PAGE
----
The other evening I was on the telephone with my daughter. She asked me if I knew my “spirit animal.” I thought a moment and replied that Mermaid is my spirit animal.
In the painting Mermaid, I love the way blue azure and white play together in textures and shifting focus of light.
Mermaid as ephemeral, feminine, strong, independent, playful and beautiful.
On a more intimate level, Mermaid is a second chance.
This piece is painted over another more somber painting, created during a period of personal darkness.
Mermaid is hope resurrected.
An oceanic drive to ebb and flow.
Pain within joy.
If we must travel through darkness, is it possible to find acceptance for the journey and to gain insight into our other-selves? Is there something about understanding the raw pain of this deeply self-intimate, contracted space that generates a deeper level of compassion? A broader sense of gratitude?
I believe so. And I believe that we can carry that knowing forward.
And so, in a moment, my world burst forth in an exquisite, expanding motion. Movement and colors. An awakening.
Happy filled me first with orange -- vivid, bright, lively orange. And with the orange, came hope
Deeper than the ocean, and with greater majesty than the mountains, being in the redwood forest of northern California gave me a glimpse of primordial wisdom, a feeling of substantial, a reverence for quiet.
There was a misty rain.
There were stars.
I became a character in childhood fairy tales and magic. I was a deer with a silent step. I could almost feel where life began.
The legend of Avalon is that of an enchanted land, where women ruled as the creators of life and keepers of knowledge. It is the place King Arthur is said to have gone to heal after a battle. The Avalon story tells of a time when the rise and spread of Christianity resulted in the corresponding loss of feminine ritual and belief. As fewer and fewer people remembered the old stories, Avalon, as a place, an idea, a belief disappeared into the mists; an end to an age.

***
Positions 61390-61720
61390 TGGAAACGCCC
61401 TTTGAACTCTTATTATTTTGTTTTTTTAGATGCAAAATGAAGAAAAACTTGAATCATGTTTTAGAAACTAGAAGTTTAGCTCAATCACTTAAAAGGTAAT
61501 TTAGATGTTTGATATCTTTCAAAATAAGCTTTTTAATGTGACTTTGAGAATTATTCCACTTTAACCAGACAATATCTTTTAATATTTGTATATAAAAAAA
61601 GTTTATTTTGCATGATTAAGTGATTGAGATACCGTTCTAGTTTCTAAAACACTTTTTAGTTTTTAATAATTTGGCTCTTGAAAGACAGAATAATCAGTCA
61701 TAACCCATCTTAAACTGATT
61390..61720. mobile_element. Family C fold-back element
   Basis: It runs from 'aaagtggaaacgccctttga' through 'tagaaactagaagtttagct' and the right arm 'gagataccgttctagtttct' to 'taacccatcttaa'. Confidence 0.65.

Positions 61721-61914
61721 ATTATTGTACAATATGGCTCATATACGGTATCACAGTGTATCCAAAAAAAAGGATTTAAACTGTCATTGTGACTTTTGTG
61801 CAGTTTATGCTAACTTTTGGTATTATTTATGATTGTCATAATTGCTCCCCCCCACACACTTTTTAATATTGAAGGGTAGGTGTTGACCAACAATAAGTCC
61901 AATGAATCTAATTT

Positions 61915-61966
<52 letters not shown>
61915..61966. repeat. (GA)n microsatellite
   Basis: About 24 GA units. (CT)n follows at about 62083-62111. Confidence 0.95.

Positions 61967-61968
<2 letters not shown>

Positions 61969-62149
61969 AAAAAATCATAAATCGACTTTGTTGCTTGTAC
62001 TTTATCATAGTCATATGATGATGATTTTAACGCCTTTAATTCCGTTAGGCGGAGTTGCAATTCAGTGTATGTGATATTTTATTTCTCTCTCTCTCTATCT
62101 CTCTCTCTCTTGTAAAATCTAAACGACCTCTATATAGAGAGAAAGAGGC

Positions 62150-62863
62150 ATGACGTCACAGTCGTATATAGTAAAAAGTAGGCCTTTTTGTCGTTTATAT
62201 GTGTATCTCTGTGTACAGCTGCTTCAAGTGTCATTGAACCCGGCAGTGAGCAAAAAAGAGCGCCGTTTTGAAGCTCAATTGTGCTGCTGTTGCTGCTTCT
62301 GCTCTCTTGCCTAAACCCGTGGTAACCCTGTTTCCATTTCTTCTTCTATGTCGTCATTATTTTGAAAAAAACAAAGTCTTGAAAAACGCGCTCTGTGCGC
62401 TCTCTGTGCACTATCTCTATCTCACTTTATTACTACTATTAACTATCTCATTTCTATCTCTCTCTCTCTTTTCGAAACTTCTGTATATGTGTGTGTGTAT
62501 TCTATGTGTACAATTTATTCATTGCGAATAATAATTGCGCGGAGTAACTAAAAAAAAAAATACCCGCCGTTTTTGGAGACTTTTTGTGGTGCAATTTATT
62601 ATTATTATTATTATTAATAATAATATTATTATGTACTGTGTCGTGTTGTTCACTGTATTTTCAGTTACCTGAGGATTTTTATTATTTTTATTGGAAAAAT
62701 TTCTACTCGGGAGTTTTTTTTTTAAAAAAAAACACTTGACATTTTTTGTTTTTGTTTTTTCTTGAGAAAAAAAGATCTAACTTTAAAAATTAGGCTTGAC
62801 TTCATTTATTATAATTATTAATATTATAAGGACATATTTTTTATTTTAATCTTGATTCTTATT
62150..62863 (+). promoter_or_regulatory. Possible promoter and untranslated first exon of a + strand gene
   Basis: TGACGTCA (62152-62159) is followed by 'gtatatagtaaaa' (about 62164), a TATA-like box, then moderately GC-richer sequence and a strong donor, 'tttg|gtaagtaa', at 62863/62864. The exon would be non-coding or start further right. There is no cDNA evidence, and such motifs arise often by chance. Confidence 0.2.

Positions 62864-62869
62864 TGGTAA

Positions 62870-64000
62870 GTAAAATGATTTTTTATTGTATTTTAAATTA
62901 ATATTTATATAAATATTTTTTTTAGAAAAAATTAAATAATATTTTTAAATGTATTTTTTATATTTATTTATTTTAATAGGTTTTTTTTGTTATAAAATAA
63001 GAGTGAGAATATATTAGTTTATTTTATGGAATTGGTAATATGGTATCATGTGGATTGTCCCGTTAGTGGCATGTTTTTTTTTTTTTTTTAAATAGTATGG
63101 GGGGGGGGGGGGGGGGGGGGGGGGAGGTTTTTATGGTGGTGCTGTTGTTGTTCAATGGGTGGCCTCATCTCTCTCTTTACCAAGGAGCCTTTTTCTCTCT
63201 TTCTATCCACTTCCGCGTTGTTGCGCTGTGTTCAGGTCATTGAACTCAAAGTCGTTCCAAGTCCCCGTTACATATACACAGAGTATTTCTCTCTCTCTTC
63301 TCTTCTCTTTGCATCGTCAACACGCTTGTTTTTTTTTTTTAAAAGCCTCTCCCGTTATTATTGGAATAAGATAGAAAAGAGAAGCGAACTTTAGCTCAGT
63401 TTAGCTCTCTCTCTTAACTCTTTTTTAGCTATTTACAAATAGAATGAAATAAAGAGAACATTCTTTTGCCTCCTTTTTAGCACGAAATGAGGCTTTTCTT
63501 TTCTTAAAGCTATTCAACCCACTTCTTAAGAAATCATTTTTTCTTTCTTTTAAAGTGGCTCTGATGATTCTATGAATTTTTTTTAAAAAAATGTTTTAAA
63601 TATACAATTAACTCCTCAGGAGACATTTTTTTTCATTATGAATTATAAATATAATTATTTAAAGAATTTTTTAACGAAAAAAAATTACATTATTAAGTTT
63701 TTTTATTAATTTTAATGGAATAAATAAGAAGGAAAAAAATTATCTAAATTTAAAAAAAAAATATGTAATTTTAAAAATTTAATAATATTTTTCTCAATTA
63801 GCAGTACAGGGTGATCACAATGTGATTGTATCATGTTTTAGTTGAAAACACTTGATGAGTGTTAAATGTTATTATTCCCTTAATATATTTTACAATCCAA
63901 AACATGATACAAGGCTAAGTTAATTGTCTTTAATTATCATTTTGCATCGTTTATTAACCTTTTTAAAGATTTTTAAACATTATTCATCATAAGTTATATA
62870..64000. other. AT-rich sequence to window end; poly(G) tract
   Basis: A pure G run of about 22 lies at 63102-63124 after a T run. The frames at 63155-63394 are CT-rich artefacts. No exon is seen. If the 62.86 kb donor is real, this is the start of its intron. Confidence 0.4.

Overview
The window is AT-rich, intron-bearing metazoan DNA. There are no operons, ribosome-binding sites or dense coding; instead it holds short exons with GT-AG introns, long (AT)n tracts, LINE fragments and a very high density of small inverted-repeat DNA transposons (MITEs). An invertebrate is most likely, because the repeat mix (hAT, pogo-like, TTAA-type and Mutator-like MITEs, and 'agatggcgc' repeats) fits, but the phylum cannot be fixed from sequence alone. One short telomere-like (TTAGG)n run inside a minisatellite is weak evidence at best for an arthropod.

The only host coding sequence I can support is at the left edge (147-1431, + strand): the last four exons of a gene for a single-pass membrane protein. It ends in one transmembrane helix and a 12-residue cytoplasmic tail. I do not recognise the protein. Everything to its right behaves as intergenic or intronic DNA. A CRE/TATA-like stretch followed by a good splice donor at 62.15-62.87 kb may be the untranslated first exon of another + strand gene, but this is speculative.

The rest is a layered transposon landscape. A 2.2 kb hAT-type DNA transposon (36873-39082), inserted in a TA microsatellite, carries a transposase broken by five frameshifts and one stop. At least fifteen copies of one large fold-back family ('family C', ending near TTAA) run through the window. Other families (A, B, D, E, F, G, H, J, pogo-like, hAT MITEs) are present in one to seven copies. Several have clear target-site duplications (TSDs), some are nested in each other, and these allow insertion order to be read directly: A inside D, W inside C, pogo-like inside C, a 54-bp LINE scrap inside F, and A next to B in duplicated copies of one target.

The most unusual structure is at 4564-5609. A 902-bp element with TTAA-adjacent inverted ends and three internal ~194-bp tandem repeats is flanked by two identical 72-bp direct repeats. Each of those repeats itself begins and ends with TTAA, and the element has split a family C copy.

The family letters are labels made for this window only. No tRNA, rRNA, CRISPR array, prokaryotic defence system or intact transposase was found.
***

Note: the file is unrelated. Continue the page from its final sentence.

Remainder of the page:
Two days after the 2016 presidential election, I felt was a rise of something new -- and a slipping away of the ideals of justice, equality and opportunity for all. The parallels felt staggering to me. Justice, liberty, freedom are not legislated. They are instead beliefs that exist because we value, respect and honor their importance. And if enough of us forget their importance, like Avalon, they may disappear into the mist, and we may experience an end to an age.
Behind the scenes:
This painting began as a nude woman, facing away. The woman was striking, but I struggled to get the full composition to work. In frustration, I taped off some of the beautiful coloration of the woman’s body, and then painted a second, entirely new painting over the top. The second painting unfolded rapidly and with great intensity. In a few hours time, I sat back, exhausted from the effort. As I peeled away the strips of tape, my hands, face, apron became covered with oil paint, and I knew that what I had painted was Avalon.
A black hole is defined as a gravitational field so intense that no matter or radiation can escape its pull. Come too close to its edge and you are sucked in. In the center of our lives right now is a big black hole of politics and polarization, blame and bullying, anger and angst.
And yet, every day I see goodness. Loving moments of tender care. Helpful neighbors, friendly smiles. A wagging tail, a supportive text. Generosity, kindness, meaningful actions - unpretentious and quietly profound - that form a beautifully colored matrix, an infinite margin of goodness that extends far beyond the noisy center.
Behind the scenes:
The black hole is painted with shiny enamel paint on the reverse side of a piece of glass -- forming a mirror. As you view the painting you may see your reflection in the black.... and the painting asks: Are you a part of the noisy, angry center?